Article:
Scott, Thomas Alexander, 1823–81, American railroad president, b. Fort Loudon, Pa. He was employed by the Pennsylvania RR as a station agent in 1850 and rose to become general superintendent (1858) and first vice president (1860). His efficiency in transporting Pennsylvania troops at the beginning of the Civil War won him a lieutenant colonelcy of volunteers, and from Aug., 1861, to June, 1862, he was Assistant Secretary of War (an office newly created by Congress) in charge of all government railroads and transportation lines. Later, at various times, he advised the government on the operation of its railroads. After the war he was active in promoting the enormous expansion of the Pennsylvania system, of which he was president (1874–80). His interest in a southern transcontinental railroad route deeply involved him in politics; Scott was instrumental in obtaining the southern support that made Rutherford B. Hayes president after the disputed election of 1876. He was also president of the Union Pacific (1871–72) and of the Texas Pacific (1872–80).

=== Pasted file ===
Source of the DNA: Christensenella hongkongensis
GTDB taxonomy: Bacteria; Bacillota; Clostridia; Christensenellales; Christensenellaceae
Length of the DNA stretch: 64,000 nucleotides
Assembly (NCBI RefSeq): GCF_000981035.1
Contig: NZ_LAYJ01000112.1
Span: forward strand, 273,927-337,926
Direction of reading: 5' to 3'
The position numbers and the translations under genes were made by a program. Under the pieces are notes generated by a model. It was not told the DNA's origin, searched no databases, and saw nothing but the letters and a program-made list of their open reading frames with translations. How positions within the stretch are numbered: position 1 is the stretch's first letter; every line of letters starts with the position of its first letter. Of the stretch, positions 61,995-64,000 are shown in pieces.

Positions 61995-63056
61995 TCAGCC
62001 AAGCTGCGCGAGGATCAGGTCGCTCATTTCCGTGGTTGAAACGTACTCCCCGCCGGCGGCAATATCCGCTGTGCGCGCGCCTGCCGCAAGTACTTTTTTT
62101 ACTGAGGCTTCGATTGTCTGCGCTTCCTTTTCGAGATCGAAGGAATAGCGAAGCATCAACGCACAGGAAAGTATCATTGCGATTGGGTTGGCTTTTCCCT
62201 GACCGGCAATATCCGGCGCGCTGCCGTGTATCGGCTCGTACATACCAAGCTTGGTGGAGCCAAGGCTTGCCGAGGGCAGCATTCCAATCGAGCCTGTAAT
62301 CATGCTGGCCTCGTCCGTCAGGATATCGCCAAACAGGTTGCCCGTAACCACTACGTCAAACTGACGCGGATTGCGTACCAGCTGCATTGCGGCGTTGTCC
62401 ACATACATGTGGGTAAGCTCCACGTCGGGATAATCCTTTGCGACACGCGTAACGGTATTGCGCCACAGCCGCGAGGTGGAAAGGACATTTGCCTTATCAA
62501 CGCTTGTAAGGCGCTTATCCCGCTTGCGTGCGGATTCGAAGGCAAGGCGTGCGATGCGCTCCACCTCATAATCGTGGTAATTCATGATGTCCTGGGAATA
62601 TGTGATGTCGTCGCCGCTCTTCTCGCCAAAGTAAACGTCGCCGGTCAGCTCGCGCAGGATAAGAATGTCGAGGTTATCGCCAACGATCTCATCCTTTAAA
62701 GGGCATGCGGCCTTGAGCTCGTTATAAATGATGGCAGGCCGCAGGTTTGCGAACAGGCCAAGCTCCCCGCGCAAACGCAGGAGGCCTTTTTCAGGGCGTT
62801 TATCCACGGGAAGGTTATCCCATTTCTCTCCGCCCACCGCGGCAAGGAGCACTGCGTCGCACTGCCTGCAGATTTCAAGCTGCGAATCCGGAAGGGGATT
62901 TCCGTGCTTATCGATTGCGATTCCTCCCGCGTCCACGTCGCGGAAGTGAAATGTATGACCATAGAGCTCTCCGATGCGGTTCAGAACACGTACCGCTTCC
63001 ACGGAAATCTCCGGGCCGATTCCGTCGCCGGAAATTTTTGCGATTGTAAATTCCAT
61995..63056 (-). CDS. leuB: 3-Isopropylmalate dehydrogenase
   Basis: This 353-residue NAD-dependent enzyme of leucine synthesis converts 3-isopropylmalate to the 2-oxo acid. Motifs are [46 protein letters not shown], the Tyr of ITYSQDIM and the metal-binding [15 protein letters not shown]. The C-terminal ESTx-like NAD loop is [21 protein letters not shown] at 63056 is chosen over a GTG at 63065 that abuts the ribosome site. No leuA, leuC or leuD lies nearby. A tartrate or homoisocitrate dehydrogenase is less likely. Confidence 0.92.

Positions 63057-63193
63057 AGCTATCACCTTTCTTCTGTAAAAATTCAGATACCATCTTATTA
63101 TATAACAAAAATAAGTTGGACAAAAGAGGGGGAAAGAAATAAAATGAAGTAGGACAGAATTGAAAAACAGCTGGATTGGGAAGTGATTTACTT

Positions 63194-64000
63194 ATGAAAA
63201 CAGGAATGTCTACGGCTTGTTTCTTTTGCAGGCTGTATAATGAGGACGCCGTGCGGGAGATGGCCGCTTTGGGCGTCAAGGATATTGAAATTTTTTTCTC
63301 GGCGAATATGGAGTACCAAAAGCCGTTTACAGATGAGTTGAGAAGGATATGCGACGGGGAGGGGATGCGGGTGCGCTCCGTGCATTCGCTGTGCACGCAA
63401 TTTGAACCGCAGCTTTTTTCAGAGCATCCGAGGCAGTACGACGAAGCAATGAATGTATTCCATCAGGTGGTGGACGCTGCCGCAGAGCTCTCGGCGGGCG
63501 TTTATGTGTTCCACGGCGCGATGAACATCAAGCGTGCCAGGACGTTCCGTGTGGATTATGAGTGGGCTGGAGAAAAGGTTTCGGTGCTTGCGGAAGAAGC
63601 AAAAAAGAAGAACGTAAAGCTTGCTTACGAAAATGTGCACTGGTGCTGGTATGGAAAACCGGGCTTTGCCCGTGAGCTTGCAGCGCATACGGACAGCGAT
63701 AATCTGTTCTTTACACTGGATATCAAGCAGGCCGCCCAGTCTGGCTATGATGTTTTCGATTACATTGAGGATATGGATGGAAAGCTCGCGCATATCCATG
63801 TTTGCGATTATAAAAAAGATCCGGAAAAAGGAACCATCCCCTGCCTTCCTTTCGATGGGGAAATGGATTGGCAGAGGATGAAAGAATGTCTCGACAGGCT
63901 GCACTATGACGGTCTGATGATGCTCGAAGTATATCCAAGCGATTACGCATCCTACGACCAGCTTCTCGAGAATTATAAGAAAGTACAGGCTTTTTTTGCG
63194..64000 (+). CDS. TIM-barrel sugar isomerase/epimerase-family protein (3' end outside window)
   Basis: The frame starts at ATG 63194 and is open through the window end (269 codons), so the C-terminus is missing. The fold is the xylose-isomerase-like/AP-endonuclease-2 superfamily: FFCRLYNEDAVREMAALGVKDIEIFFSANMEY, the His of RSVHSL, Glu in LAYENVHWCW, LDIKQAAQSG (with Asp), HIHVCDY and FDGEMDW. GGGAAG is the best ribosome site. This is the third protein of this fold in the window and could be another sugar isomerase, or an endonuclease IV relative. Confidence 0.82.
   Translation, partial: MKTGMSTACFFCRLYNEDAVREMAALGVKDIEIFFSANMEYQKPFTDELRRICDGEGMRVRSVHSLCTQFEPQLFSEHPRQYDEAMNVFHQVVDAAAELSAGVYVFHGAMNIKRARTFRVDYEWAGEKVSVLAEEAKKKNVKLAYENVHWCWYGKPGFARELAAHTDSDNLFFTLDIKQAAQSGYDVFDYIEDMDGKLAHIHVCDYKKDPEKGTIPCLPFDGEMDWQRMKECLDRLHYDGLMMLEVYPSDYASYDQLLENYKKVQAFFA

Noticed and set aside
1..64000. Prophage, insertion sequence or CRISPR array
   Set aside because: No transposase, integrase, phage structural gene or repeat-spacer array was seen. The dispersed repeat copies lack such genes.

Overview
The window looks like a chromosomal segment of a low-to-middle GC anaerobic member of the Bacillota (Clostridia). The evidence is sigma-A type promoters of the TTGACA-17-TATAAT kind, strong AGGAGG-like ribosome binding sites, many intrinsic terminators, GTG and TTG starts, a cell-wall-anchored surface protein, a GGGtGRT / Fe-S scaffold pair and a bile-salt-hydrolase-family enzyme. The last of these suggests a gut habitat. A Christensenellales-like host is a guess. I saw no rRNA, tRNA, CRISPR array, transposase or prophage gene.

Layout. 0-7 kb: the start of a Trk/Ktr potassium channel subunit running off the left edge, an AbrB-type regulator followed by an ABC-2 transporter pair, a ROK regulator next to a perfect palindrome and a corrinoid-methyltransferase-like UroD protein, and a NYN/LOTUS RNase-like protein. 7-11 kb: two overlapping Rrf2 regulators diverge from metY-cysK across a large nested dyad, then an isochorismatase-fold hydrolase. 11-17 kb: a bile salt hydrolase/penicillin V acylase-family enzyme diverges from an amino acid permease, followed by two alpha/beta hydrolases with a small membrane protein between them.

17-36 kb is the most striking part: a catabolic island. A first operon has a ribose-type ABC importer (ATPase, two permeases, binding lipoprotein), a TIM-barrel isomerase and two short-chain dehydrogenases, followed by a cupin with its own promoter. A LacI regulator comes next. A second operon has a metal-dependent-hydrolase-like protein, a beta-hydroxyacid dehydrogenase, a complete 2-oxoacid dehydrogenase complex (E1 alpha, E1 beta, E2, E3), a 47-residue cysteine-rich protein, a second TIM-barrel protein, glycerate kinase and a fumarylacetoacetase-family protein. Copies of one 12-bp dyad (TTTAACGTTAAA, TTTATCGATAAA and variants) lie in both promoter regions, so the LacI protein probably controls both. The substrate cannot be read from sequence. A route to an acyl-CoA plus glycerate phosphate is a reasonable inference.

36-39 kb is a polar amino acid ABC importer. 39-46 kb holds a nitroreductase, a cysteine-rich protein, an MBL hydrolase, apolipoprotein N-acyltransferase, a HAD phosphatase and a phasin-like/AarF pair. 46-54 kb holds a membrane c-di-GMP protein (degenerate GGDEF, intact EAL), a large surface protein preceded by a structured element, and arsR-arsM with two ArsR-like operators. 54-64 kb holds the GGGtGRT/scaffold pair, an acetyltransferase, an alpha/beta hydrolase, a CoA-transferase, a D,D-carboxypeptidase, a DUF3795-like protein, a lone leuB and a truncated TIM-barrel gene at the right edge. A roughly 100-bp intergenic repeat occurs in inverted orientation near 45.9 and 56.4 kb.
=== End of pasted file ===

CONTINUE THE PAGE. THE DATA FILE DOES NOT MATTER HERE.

See S. R. Kamm, The Civil War Career of Thomas A. Scott (1940).
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